Nagaraju Koppula was a journalist from a small village in Sarapaka, Telangana. He was probably the only Madiga Dalit journalist to work for The New Indian Express in Hyderabad. After battling illness since 2012, Nagaraju met an untimely death on 12 April 2015 from lung cancer at the age of 34, bringing an end to a career that was meant to change the perception of society towards Dalit in India. Even though he died of lung cancer, his friends and colleagues have come forward in unison to blame the inherent casteism in the society for his death.
Along with the Telangana Union of Working Journalists and the Delhi Union of Journalists (DUJ), Nagaraju’s friends have started a campaign organizing protests across the country. Their contention is that Nagaraju’s employers practiced caste discrimination and didn’t support him financially or mentally to deal with the trauma of cancer. They underpaid him, denied him health benefits, provident fund and other such benefits- the lawful right of any employee working in an organisation. This unfair treatment and insensitivity shown by the organisation towards his illness is the reason for his untimely death.
At the condolence meeting in Delhi on April 23, the DUJ have resolved to “fight for justice against the casteist discrimination and contractual exploitation meted out to him by his employers”. Their belief is that Nagaraju had been discriminated on account of being a Madiga Dalit in what is a pre-dominantly upper caste media industry. His death brings to attention the lack of diversity that exists in workspaces, especially in the Indian media.
The number of Dalit journalists in mainstream media is dismal. Even more worrying is the differential treatment directed towards the marginalized section of the society. It can operate in multiple ways in the form of snide comments, ‘invisibalisation’ and a general lack of concern. So people from marginal sections will probably get paid less, be bullied by seniors, denied benefits- all of which contribute to demoralizing a whole section of society.
Dalits enter the field of media believing that they can empower their community, but many times their identity itself can become a source of derision. In such cases, the work place becomes a battle zone where the person section will work harder and exert himself more in order to undo centuries of discouragement.
Nagaraju’s friends vouch by his hardworking nature, “He had to struggle a lot in order to make it into the media, given his background. He worked day and night without any real remuneration,” said his friend Durgam Bhaskar- student leader of the campaign from Osmania University. His friends argue that he contributed a lot to the organisation, but the same organisation did not show any sympathy towards his ailment.
From what we gathered from his friends and the campaigners, Nagaraju’s measly income wasn’t enough to pay for his medical expenses. This led him to seek medical help under Andhra Pradesh government’s rural health care scheme which misdiagnosed him with Tuberculosis. As the illness persisted, he sought the help of a private hospital where he was diagnosed with advanced lung cancer on 1st April.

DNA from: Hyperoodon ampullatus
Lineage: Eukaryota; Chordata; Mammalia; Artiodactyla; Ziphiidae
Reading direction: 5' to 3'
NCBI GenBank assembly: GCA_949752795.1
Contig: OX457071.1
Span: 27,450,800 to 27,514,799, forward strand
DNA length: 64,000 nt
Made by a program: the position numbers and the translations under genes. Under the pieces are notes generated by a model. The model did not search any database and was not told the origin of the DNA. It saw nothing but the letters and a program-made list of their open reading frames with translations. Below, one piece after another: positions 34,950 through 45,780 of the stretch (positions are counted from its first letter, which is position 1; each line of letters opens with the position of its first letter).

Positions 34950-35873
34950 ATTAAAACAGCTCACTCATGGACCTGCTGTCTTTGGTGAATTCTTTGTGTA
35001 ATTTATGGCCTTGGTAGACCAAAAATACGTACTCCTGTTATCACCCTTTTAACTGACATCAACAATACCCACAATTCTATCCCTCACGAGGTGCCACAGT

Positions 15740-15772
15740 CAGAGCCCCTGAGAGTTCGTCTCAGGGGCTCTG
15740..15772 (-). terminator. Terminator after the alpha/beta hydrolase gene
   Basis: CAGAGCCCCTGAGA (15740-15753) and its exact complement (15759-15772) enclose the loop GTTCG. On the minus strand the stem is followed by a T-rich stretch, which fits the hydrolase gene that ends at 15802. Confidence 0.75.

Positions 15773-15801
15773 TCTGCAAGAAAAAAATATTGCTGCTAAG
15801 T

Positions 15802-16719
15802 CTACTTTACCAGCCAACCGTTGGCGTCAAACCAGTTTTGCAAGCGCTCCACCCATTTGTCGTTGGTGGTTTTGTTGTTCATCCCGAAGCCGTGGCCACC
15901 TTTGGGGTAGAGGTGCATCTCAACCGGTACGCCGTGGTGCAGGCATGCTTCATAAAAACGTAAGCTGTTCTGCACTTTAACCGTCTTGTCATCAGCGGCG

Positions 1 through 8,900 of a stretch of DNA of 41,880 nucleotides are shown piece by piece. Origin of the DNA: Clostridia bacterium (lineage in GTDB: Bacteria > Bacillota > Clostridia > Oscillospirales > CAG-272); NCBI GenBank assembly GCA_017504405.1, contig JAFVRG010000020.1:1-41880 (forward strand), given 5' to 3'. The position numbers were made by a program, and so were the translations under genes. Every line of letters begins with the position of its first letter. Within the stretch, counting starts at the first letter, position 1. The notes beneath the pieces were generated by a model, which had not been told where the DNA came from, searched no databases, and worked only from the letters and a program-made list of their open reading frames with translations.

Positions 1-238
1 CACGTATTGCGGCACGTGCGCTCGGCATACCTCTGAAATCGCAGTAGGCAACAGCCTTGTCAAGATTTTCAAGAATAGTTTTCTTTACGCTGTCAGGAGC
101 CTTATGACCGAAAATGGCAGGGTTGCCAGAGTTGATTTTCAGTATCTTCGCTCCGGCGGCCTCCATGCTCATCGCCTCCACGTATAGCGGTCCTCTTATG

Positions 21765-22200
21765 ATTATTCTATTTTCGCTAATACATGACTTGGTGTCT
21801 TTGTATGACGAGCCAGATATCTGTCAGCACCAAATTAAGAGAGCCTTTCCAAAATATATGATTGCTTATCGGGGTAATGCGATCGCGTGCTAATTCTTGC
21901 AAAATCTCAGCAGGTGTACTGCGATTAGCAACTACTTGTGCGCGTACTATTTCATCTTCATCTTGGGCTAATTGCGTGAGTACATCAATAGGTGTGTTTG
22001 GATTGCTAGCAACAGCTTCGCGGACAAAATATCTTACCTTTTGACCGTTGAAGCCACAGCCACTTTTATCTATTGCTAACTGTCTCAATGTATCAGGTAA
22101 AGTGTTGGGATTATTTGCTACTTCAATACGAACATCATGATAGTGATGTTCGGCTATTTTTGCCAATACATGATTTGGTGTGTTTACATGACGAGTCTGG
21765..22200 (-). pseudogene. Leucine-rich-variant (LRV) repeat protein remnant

At the offset, what became clear is that his treatment for cancer was delayed because he couldn’t afford to seek reliable medical help. Further, Nagaraju was on unpaid leave which added to his misery. Nagaraju, even in his condition, tried negotiating with the management for financial support, but to no avail.
Chittibabu Padavala, a close friend of Nagaraju and a journalist himself pointed out the inherent hypocrisy that is casteism- “He was denied the basic rights given to every employee, only because he was a Dalit.” The management did not even consider his background. There can be no denying the fact that the management could have given some consideration on humanitarian grounds, but their lack of concern makes their casteism clear.
Durgam Bhaskar compared this casteist attitude to a “psychological disorder”- Dalits are stigmatized in our society. These marginalized sections are harassed everyday- at least in spirit. We never talk about the mental trauma of being cornered and dejected because of a status that is socially ascribed by birth. A person is therefore judged not for their merit but their position in the caste system- a relic of a conservative past.
Through the campaign, Nagaraju’s friends and supporters want to raise the issue to a national level so that no one from any marginal community ever faces discrimination again. “What we see here is a clear- cut case of caste discrimination. We want the government to undertake an investigation to make sure the management is prosecuted for the unfair treatment of its employee. There should be some kind of mechanism to make sure that harassment against Dalits is documented so that action can be taken,” said Manisha Lath, a student of JNU and a campaigner. The campaign is called ‘Justice for Dalit Journalist Nagaraju Koppula Campaign’.
Whatever the reason for Nagaraju’s death- terminal disease or caste discrimination, what is clear is the humanitarian failure right from the start. It might not overtly look like a case of discrimination but structural biases against a targeted section of a society is worth investigating.